Bombshell: Older Americans Are Showing Up in Hospital Emergency Rooms Because of THIS?!?


( – Older Americans are increasingly seeking treatment in emergency rooms due to adverse side effects from using marijuana, new research conducted in California has found.

The University of California San Diego researched the issue after observing that many seniors had used marijuana products before ending up in the ER.

“While we did expect to see an increase, just given the increase in the use of cannabis by older adults, the sharp increase, especially from 2013 to 2016, did surprise us,” commented the study author, Dr. Benjamin Han, as cited by Breitbart.

Han is a geriatrician in the Division of Geriatrics, Gerontology and Palliative Care at the university’s School of Medicine.

The researchers’ data shows only 366 ER visits in 2005 by Californians over 65 after using cannabis. In 2019, that number shot up to 12,167, an increase of 1,808%.

Han warned that older patients who consume marijuana products might show symptoms such as “dizziness and falls, heart palpitations, panic attacks, confusion, anxiety or worsening of underlying lung diseases, such as asthma or COPD (chronic obstructive pulmonary disease).

There are also rarer conditions, such as cannabinoid hyperemesis syndrome, which includes “cyclic vomiting.”

The lead study author stressed that people over 65 consuming cannabis products were more likely to get adverse reactions because of their greater sensitivity and unfamiliarity with newer drug forms.

“Certainly, as we age, there are physiological changes that do make us more sensitive to any psychoactive substance, including cannabis or alcohol. But we do also see older people who are not familiar with cannabis and may unintentionally take more than they wanted to,” Han noted.

The report points out that a growing number of older Americas are using marijuana thanks to its widespread legalization by US states.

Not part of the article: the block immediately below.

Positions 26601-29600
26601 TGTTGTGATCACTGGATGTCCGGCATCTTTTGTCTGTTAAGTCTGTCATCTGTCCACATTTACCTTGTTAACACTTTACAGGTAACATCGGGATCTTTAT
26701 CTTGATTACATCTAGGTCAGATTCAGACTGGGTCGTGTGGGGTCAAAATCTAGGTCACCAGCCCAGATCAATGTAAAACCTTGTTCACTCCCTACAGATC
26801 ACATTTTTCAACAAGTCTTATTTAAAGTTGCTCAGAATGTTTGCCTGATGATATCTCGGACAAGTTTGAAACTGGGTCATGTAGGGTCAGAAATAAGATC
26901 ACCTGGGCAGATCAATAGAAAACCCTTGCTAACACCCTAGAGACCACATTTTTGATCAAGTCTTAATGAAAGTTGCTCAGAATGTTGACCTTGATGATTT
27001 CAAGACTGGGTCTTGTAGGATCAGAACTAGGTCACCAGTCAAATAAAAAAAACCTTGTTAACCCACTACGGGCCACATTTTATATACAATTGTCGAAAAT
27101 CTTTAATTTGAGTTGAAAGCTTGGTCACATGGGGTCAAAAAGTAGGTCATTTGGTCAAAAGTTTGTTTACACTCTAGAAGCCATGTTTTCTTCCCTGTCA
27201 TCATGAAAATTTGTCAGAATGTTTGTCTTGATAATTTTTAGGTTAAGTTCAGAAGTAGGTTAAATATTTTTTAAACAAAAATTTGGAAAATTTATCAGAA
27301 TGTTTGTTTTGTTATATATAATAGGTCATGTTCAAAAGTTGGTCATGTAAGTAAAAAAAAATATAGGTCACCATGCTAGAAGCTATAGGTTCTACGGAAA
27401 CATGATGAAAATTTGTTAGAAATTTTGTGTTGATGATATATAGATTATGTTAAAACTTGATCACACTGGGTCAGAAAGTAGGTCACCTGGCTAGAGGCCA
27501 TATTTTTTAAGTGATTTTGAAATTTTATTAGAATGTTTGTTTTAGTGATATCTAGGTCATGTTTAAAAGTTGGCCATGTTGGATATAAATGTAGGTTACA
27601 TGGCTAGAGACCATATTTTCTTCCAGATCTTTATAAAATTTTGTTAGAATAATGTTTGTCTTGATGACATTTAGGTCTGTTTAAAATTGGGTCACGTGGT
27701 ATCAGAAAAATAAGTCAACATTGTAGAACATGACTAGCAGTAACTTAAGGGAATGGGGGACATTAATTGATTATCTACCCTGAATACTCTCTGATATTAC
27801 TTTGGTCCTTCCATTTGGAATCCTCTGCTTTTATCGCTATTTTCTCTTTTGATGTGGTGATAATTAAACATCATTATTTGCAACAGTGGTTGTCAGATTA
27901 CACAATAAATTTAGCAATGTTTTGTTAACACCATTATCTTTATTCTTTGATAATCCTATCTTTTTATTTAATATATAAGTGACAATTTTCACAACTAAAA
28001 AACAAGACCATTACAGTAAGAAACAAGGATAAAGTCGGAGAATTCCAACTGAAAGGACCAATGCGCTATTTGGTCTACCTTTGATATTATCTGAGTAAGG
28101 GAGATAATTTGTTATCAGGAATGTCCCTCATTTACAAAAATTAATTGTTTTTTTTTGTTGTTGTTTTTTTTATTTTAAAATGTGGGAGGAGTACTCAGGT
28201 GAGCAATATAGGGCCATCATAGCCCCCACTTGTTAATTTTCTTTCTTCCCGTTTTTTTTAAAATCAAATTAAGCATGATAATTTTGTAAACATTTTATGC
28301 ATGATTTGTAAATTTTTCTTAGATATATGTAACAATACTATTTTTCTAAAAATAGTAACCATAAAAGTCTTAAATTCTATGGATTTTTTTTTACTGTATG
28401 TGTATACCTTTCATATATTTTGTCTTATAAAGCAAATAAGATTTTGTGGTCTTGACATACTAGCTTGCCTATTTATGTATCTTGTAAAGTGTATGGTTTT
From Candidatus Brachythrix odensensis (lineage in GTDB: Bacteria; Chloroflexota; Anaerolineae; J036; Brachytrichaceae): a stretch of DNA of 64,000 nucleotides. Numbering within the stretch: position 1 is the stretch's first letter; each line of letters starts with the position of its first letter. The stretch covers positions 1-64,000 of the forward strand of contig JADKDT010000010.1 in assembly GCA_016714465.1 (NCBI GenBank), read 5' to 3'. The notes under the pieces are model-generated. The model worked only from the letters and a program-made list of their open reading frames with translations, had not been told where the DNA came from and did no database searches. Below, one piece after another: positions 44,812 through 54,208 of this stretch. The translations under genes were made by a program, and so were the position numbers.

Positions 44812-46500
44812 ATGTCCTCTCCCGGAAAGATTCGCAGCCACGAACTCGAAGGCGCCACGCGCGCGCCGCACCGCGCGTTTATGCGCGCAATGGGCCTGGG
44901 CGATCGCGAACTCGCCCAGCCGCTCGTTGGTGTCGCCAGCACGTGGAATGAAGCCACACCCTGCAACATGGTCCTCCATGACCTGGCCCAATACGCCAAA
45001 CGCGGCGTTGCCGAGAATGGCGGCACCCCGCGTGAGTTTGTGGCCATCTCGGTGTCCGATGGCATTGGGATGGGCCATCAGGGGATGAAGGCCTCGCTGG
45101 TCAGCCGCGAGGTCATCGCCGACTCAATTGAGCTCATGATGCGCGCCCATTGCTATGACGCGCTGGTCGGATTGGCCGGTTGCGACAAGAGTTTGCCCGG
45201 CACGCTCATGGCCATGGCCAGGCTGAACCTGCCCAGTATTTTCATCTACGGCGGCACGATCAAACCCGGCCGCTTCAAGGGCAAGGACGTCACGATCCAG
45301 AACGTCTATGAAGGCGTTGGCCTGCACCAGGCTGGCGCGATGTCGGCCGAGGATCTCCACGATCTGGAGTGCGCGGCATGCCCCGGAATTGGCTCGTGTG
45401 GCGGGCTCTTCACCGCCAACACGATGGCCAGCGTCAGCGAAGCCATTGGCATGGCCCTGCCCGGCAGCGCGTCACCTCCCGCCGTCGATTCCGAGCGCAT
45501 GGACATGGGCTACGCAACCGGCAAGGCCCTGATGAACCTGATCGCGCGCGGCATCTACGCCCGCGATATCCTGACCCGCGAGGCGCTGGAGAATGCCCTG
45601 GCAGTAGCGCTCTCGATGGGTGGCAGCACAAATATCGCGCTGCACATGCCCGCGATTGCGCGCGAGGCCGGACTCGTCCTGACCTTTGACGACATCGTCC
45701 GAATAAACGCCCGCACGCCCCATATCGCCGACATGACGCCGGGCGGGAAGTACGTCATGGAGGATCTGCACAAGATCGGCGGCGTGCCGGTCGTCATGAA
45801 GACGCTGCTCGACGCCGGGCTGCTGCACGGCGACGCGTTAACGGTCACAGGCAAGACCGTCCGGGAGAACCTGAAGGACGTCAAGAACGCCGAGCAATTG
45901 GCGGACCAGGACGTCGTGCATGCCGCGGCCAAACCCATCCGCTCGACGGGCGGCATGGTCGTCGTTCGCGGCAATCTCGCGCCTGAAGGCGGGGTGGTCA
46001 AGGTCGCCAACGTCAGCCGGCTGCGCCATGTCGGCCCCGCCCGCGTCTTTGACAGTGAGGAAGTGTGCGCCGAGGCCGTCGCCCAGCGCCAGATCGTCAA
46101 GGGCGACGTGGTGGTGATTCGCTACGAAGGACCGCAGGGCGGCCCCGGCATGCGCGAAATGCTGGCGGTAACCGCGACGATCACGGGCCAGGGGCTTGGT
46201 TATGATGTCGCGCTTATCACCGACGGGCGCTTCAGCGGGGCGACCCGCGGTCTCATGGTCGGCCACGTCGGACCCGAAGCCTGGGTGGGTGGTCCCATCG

In California, medical marijuana has been legal since 1996 and recreational – since 2016.

Han pointed out that while older adults may use cannabis to treat “pain or arthritis, sleep problems, anxiety and depression,” in case of adverse effects, it may be “challenging to determine” whether the drug caused these.

“Cannabis can cause a range of potential adverse effects, but this is often difficult to determine ‘too much’ given the range of cannabinoids, dosing, ratios and routes of ingestion,” the researcher said.

“We also are still learning about potential harms of cannabis, including its potential negative impact on existing chronic diseases. Cannabis use disorder — or problematic use — is also a concern for people who use cannabis regularly,” he elaborated.

Dr. Leigh Vinocur from the American College of Emergency Physicians said there was a “lack of education” and standardization on using cannabis safely.

She noted seniors may remember cannabis from the 1960s, but today’s drug “is not the same.” It is also possible for marijuana to counteract other medications.

“Anything you take orally goes through your liver, and we have only so many enzymes at a time to break down what comes into the liver,” Vinocur said.

“If patients are under the guidance of a knowledgeable health care clinician, medical cannabis can be absolutely safe for patients,” she insisted.